Introducing Laravel Nova

Taylor Otwell
Jul 26, 2018 · 7 min read

I’m thrilled to announce the newest member of the Laravel ecosystem: Laravel Nova. Nova is a beautifully designed administration panel for Laravel. We’ve sweat the small details and carefully crafted Nova to not only look great, but to be a joy to work with.

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In this post, I’ll go over the key features of Nova; however, be sure to watch the recording of my Laracon talk for an in-depth demo of Nova’s features.

Preface

On the front-end, Nova is powered by Vue.js, Vue Router, and Tailwind.css. This makes for a powerful, flexible combination, especially in regards to customization — it’s a breeze to build custom tools, cards, and fields.

Each Eloquent model in your application has a corresponding Nova “resource” class which defines its fields, actions, filters, lenses, and cards. Nova is configured entirely using simple PHP classes. No configuration is stored in the database.

Resource Management

Resource detail views give you instant access to a resource’s information, as well as its related resources — all with lightning fast search, pagination, sorting, filters, and more.

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Nova also ships with a variety of great field types. Of course, the basics such as text, boolean, number, file uploads, and dates are covered. However, additional fields like Markdown, Trix, Code, and Place really make it a joy to work with Nova.

Search

Of course, search is available on resource indexes and relationship indexes, but it’s also available when attaching resources together. For example, when creating a “Post” resource that belongs to a “User”, Nova provides a beautiful search input for quickly finding users:

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Nova also includes a beautiful global search component which can search across all of your resource types at warp speed:

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Actions

Have an action that takes a while to run? No problem. Nova can queue it using Laravel’s built-in queueing service:

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Once an action has been defined and attached to a resource, it’s a breeze to trigger it via the UI:

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By marking an Eloquent model with Nova’s “Actionable” trait, Nova provides an “audit trail” of actions that have been performed against a given resource from within Nova, including who triggered them:

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All dates within the Nova UI are automatically, intelligently localized to the user’s timezone. In Europe? No sweat… you’ll see 24 hour time, localized to your timezone.

Filters

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Once the filter has been defined and attached to the resource, it may be enabled via that resource’s index. Filters may be applied on the resource’s primary index as well as anytime that resource is displayed as a relationship:

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Lenses

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Each lens may define it’s own set of fields which are entirely separate from the resource itself:

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Once the lens has been defined and attached to a resource, it can be accessed via that resource’s index:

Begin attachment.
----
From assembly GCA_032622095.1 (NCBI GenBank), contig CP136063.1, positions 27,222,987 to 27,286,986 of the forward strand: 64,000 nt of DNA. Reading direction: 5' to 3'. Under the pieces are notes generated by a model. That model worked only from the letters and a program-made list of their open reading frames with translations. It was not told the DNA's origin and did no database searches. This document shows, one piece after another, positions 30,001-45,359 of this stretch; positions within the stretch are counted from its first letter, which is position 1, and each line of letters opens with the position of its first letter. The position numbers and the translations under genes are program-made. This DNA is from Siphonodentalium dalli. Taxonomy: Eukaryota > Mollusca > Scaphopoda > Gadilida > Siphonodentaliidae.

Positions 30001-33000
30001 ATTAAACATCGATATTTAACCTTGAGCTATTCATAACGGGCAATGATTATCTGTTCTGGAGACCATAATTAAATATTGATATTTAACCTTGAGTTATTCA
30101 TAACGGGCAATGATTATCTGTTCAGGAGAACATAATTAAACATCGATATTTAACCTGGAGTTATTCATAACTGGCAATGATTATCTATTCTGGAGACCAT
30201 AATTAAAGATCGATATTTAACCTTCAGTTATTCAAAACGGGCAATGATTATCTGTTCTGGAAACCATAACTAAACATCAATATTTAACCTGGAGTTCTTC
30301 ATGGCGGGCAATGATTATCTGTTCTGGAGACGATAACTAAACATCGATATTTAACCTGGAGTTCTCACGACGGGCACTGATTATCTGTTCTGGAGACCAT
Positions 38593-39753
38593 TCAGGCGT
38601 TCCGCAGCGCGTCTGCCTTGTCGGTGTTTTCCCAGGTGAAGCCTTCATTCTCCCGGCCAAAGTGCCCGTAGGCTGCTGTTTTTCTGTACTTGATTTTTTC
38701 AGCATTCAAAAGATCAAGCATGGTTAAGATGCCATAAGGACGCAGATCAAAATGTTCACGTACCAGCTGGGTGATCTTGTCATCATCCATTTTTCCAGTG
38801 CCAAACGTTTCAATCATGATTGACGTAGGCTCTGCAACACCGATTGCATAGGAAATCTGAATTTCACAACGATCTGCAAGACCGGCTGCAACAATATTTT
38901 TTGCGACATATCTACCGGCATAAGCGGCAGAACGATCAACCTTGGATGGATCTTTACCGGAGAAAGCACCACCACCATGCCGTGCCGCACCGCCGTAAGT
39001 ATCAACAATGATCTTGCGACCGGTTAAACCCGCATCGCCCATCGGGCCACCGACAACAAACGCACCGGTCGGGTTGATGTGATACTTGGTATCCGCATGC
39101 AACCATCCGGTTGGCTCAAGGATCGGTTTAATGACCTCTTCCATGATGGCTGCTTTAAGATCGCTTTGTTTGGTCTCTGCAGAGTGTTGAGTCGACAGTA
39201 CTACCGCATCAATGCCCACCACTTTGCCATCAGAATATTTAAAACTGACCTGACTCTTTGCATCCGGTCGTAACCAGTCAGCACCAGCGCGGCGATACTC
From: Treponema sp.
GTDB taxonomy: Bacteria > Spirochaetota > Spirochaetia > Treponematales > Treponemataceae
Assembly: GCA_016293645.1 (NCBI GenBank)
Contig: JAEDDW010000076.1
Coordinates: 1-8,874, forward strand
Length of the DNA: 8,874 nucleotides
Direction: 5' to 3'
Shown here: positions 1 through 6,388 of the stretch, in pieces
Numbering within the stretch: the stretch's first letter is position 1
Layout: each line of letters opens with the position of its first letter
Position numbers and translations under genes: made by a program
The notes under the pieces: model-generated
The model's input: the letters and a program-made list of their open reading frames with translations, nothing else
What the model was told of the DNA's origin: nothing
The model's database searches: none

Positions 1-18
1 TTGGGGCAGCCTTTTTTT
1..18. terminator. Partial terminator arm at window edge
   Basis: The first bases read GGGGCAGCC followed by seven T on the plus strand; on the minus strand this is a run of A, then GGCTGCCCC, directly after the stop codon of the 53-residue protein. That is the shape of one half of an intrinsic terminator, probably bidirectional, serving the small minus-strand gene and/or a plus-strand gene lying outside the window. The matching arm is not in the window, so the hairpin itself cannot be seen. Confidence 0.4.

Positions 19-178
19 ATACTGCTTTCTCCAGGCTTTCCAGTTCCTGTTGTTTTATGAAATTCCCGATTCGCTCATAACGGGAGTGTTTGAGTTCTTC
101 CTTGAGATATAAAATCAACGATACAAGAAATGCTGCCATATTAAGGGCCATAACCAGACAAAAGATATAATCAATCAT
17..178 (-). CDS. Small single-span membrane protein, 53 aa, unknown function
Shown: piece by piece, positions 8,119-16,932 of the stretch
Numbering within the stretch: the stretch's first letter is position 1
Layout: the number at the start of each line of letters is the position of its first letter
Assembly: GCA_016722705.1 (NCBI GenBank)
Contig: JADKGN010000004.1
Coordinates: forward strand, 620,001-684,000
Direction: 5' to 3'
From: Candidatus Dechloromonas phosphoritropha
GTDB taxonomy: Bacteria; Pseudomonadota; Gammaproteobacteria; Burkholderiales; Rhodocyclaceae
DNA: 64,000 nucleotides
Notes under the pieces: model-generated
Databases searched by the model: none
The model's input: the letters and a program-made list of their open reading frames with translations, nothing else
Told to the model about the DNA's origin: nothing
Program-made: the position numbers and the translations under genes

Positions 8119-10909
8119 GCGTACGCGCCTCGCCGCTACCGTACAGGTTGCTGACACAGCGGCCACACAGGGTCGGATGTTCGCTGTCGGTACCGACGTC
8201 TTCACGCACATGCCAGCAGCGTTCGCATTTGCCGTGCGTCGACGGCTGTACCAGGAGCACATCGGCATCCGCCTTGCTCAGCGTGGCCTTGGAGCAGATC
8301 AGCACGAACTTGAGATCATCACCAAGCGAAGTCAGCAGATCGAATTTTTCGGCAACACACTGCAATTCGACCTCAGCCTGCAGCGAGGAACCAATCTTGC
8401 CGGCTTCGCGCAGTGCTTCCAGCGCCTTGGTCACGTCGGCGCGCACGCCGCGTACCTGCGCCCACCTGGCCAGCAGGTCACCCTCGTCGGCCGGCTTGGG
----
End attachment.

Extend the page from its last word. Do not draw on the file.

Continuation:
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Metrics

For example, you may easily view the new users in our application for the current quarter compared to last quarter with a single line of code:

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But, you’re not limited to simple counting. You could just as easily view the average, sum, min, or max of a given attribute over time. After we’ve registered this metric with a resource, it will be displayed on that resource’s primary index:

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It’s just as easy to create beautiful “trend” metrics. All it takes is a single line of code:

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Of course, you aren’t forced to display trends by day. You may easily generate trends that plot data by the minute, hour, day, week, or month.

Once our trend metric is defined, it may be attached to a resource and will be displayed on that resource’s primary index:

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Authorization

In addition, you have full control over who can attach resources to other resources via relationships. For example, you may limit the roles that may be attached to a given user:

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Customization

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Each tool contains a “Tool.vue” component. From there, the sky is the limit. You can make Axios calls to your back-end Laravel application, while using Tailwind.css to fine-tune the appearance of your tool. It’s hard to state how much freedom you have. Literally anything you can build with Vue components and a Laravel back-end can be implemented in Nova. Nova simply stays out of your way. It’s really great:

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Custom cards (the small panels you have previously seen in the metrics examples) and custom fields are implemented similarly. Custom cards contain a Card.vue component which you have total freedom to customize.

Custom fields contain three Vue components: one for index screens, one for detail screens, and one for forms. Again, you have total freedom when defining how tools appear and behave within Nova.

By leveraging the power of Vue.js and Laravel, we’ve given you a beautiful canvas to create on. I can’t wait to see what kinds of custom tools the community creates and shares.

Final Notes

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